McAfee’s turning its external Privacy Notice into a graphic novel is one such example of a privacy-engineered notice. The inspiration for this approach came from several divergent requirements to explain a very complex data relationship between security services and data subjects. The Privacy Notice needed to transcend many different international contexts.Footnote 14 It is needed to respect and provide a counterbalance to the research that said that no users were ever actually taking the opportunity to read policies. Finally, the comparisons in the technology—and most other vertical marketplaces—were comprised on privacy notices that were heavy, confusing, and not the first impression McAfee hoped to make with its customers.

Figure 11-2 shows examples of the illustrations used by to communicate privacy information to customers and web site visitors in its graphic novel Privacy Notice.

Figure 11-2.
figure 2

Animated Privacy Notice example from the McAfee Privacy NoticeFootnote, December 7, 2013

The process benefited from collaboration with McAfee’s Chief Design Officer who happened to have a PhD in psychology (sometimes you just get lucky and the combination of one professional with creative and communication expertise is powerful). The team also included international data privacy external counsel to control the risk of innovation, information architects and designers, as well as the McAfee Privacy Team.

The McAfee notice benefited from concepts in two excellent books: Blah Blah Blah Footnote 16 by Dan Roam and Resonate Footnote 17 by Nancy Duarte. Both are examples of sources from which to draw, or begin drawing, visual representations of complex ideas such as PI and security data flows. Also, the project team benefited from research such as that performed by Carnegie Mellon regarding policies and the survey performed by the trustmark firm Truste regarding the abysmal record of policies engaging users in toto.

Finally, the idea to work up a visual notice was also inspired by School House Rock, a series of animated musical short films that aired in between Saturday morning cartoons in the United States from 1973 to 1985. In that series, American children learned to recite the US Constitution Preamble, cite their three’s multiplication tables, and learn a wide range of sometimes complex facts and ideas in 3-minute segments set to music and animation. As of the first printing of this book, the McAfee Ninjas remain silent though illustrative. The future may be more melodious for the Ninjas as data use continues to grow, business models become more complex, and users of security software become more sophisticated (Figure 11-3).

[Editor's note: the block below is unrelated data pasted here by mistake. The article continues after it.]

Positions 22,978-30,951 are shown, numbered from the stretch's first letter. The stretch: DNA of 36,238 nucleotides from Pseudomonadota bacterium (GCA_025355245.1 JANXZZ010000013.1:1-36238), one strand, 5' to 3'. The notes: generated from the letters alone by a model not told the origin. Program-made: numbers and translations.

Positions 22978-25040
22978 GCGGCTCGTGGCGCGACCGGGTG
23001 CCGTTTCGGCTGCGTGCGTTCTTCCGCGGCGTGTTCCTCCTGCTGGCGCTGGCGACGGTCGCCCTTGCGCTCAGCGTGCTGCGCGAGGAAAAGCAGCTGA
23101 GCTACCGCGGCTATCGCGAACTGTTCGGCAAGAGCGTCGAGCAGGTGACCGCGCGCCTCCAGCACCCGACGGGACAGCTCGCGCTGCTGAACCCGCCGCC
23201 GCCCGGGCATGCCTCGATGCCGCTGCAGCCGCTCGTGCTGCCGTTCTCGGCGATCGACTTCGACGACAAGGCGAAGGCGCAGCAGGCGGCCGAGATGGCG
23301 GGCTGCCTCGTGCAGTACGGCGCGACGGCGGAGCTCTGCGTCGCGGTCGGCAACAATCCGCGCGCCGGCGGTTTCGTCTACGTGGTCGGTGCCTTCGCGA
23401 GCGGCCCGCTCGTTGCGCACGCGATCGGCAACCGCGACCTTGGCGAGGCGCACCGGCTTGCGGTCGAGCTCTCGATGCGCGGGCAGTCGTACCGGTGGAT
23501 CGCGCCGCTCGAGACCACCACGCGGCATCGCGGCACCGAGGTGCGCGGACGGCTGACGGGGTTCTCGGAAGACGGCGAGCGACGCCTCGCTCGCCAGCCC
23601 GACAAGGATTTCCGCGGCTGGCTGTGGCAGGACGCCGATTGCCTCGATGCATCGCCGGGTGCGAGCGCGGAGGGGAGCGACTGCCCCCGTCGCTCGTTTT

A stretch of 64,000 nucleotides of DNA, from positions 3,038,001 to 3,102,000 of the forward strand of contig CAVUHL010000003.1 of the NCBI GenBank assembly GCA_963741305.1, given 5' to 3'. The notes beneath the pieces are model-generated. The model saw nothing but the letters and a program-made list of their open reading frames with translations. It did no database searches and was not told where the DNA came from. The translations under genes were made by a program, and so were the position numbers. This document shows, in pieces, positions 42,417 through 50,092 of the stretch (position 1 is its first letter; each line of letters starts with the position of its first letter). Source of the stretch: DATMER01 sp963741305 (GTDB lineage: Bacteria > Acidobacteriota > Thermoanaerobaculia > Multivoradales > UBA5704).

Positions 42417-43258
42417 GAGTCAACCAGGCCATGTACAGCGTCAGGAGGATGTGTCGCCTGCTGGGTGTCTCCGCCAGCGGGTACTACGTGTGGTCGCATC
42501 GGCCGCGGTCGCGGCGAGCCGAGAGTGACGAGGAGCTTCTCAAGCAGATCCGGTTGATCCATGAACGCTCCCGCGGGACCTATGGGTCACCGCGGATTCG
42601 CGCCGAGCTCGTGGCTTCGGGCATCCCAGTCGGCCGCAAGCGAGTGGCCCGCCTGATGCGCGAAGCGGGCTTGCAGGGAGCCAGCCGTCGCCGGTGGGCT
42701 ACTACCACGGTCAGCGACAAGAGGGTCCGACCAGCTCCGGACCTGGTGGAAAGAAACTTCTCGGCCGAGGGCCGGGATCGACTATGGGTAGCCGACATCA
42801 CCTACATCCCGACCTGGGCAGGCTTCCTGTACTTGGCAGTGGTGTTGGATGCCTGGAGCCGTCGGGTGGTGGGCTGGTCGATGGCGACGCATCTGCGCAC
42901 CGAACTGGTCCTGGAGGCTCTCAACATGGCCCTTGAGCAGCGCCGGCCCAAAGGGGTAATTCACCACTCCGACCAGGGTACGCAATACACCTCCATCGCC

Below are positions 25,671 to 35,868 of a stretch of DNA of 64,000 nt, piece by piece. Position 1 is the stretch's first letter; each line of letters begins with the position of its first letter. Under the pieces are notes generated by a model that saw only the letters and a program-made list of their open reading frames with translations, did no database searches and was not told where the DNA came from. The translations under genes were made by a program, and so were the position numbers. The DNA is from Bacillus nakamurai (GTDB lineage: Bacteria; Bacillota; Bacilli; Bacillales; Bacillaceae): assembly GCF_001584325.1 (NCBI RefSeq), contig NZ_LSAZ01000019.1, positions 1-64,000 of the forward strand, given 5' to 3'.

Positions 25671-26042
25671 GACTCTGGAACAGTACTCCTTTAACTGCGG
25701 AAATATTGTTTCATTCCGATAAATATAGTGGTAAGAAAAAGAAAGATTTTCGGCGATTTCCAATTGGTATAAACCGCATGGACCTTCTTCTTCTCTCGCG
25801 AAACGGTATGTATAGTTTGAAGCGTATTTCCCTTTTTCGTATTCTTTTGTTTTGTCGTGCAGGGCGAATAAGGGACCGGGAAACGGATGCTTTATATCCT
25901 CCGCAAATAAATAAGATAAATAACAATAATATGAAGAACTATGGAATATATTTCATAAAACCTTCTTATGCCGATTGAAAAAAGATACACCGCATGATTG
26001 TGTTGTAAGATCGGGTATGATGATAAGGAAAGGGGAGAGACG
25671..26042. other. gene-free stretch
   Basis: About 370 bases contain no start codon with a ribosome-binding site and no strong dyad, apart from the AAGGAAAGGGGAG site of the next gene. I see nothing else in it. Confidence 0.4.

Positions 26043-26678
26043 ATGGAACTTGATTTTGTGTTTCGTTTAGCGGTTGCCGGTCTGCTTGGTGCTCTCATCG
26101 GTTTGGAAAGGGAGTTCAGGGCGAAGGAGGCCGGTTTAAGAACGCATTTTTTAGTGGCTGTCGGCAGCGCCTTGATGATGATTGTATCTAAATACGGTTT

Figure 11-3.
figure 3

Another great example of a graphic depiction of a privacy policy. This one comes from

The basic requirements for privacy policies and a public-facing privacy notice include legal requirements, acknowledgment of evolving standards, and global requirements regarding data processing. The other critical role of the public facing notice is to provide transparency to users of systems and services. In the case of security products and services or other complex data intensive servicesFootnote 18, extensive use of aggregate data processing to predict, protect, and block informational threats on multiple platforms should also be described as clearly as possible.

The need for clarity and simplicity in the Privacy Notice was driven by the requirement to raise understanding and engagement in a business where data—sometimes personal data—is necessary to protect all data (Figure 11-4).

Figure 11-4.
figure 4

More Privacy Notice examples from the McAfee Privacy Notice on Footnote /privacy, December 7, 2013

Timothy Pilgrim, the Australian privacy commissioner, stated that we need to innovate for privacy to be more effective and accessible to consumers at an Industry and Government Privacy Conference in Australia in 2013 Celebrating Data Privacy Week. He cited, as one example, McAfee’s use of animated Ninja characters to encourage people to read and understand their Privacy Notice.

Even when privacy engineers commit to innovation, when considering the best approaches for communicating to any audience, keep communications concise and use simple language. Playful and fun communications will generally get good results, as long as they are honest, accurate, and respectful. However, iconography and illustration and other techniques are not yet expected and accepted as best practices. Until these are best practices, infographics, images, or graphic novels are best done in addition to full text of privacy notices and related documents for those who may want detail in a more traditional format.

It is also absolutely crucial to note that playfulness and humor do not always translate across cultures or demographics. Privacy notice creation must include the requirement of learning for the intended audience of the notice, designing it according to those preferences and biases.


By Ed Glover, Client Services Director, Security and Privacy at Resources Global Professionals (RGP)